Rivers Edge’s soft ripened goat cheeses have won me over….the first time I tried Pat Morford’s Full Moon (brie-style) cheese I was amazed by the complex flavors she coaxes out of her goat’s milk. Must be the marine climate (Pat’s farm is close to Newport)! Rivers Edge soft ripened cheeses come in several varieties including the Mary’s Peak pyramid and an ash-coated pyramid called Cape Foulweather, and there are plenty of other variations to try. Available at Curds & Whey, New Seasons and Market of Choice, as well as at the Oregon City Farmer’s Market.

Rogue Creamery Smokey Blue – These days you can have Rogue Creamery’s Smokey Blue crumbled on a salad at Burgerville, but next time you’re in the market for some blue cheese, it’s worth picking up a wedge of this gem. While you might be suspicious of a smoked blue cheese, the smokiness of this cheese is subtle and mingles with the concentrated blue, pungent flavors to create something really special, almost sweet. Widely available around town, at most farmer’s markets, or from Rogue Creamery’s website.

Fraga Farm Goatzarella – Jan and Larry Neilson at Fraga Farm make great organic goat cheese, but I especially like their goatzarella. A fun and addictive take on “regular” or cow’s milk mozzarella, this goat cheese is stringy just like you’d expect but also has a tangy goat flavor that’s a nice change from the bland rubbery stuff you may be used to. This is a good snack or picnic cheese, and also melts well. Fraga Farm products are available at local farmer’s markets, Market of Choice, Alberta Co-op, People’s Co-op and Food Front.

Juniper Grove Farm Tumalo Tomme – For me, this is one of the best cheeses being made in Oregon today. Tumalo Tomme is an outstanding example of what a master cheesemaker like Pierre Kolisch can do with a little time and good milk. This raw goat’s milk, washed rind cheese, made in the shadows of the Three Sisters Mountains, brings a little bit of central Oregon to your tastebuds. Consider this instead of the Manchego, the British Cheddar or the Tomme de Savoie that you might otherwise bring home…you’ll be impressed. Juniper Grove Farm Cheeses are available wherever fine cheese is sold, and at most local farmer’s markets. And while you’re looking at Juniper Grove cheeses, check out the Redmondo as well.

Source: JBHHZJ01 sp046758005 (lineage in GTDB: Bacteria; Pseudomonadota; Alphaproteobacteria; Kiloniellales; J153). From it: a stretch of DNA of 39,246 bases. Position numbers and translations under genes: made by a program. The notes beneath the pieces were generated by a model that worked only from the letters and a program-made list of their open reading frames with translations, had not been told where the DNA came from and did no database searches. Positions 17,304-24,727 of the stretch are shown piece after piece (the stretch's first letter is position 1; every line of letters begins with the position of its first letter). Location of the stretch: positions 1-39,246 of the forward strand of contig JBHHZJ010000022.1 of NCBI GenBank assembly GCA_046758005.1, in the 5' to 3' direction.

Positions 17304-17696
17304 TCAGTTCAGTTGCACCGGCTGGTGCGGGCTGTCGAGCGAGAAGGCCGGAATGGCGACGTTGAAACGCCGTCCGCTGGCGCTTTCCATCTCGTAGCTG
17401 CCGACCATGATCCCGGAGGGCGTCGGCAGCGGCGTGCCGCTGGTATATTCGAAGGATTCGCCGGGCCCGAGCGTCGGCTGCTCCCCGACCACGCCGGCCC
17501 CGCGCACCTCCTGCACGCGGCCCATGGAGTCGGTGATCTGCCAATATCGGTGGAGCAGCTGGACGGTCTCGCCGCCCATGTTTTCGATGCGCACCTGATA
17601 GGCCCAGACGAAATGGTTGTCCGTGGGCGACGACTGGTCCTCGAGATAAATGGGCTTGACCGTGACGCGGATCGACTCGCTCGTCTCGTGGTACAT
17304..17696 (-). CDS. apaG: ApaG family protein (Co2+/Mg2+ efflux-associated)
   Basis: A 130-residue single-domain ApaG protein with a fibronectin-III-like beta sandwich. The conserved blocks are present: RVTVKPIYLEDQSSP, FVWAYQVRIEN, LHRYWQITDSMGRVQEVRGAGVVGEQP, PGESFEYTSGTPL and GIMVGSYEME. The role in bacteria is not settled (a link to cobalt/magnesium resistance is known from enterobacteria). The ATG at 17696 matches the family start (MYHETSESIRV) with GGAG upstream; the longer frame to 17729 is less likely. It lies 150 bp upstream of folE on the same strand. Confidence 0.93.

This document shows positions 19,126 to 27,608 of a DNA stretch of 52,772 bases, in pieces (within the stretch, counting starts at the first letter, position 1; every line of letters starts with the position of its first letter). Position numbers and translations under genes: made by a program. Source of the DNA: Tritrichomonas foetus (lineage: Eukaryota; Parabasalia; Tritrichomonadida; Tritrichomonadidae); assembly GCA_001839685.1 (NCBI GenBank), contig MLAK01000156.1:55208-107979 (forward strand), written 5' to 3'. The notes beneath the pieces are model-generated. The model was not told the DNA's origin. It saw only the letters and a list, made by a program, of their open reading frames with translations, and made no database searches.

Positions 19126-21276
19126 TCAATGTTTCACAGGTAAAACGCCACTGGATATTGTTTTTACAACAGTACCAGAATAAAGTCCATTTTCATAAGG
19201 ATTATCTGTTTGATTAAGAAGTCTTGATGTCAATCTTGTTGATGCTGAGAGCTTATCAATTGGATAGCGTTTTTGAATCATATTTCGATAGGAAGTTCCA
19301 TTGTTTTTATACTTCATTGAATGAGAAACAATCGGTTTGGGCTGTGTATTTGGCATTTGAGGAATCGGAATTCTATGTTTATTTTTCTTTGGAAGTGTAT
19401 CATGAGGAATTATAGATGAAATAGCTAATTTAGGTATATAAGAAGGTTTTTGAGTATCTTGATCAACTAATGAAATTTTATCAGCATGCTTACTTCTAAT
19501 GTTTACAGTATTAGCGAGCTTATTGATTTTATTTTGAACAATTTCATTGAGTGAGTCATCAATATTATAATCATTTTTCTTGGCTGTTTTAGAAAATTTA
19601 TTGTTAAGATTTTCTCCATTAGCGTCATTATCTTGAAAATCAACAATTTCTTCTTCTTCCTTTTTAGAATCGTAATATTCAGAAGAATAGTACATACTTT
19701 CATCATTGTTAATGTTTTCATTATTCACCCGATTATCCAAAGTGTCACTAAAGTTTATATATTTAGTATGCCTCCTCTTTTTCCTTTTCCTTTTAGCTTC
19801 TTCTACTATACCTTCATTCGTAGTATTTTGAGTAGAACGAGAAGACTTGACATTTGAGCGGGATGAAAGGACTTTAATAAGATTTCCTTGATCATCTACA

Visit Tami’s excellent site: Pacific Northwest Cheese Project

Note: Steve’s Cheese moved, expanded and now serves sandwiches and small plates. The name has changed to Cheese Bar. The new address and other information is below.

A couple of weeks ago, Steve Jones celebrated the one year anniversary of Steve’s Cheese, his cheese and cured meats shop located in Northwest Portland. The anniversary was a milestone of sorts for this city, which up until a few years ago had only a couple of sources for good cheese – Pastaworks and Elephant’s Deli. Over the past year, Steve’s Cheese has rapidly developed into a preferred destination for local cheese lovers. I spoke with Steve recently about his shop, his philosophy and – well, about cheese.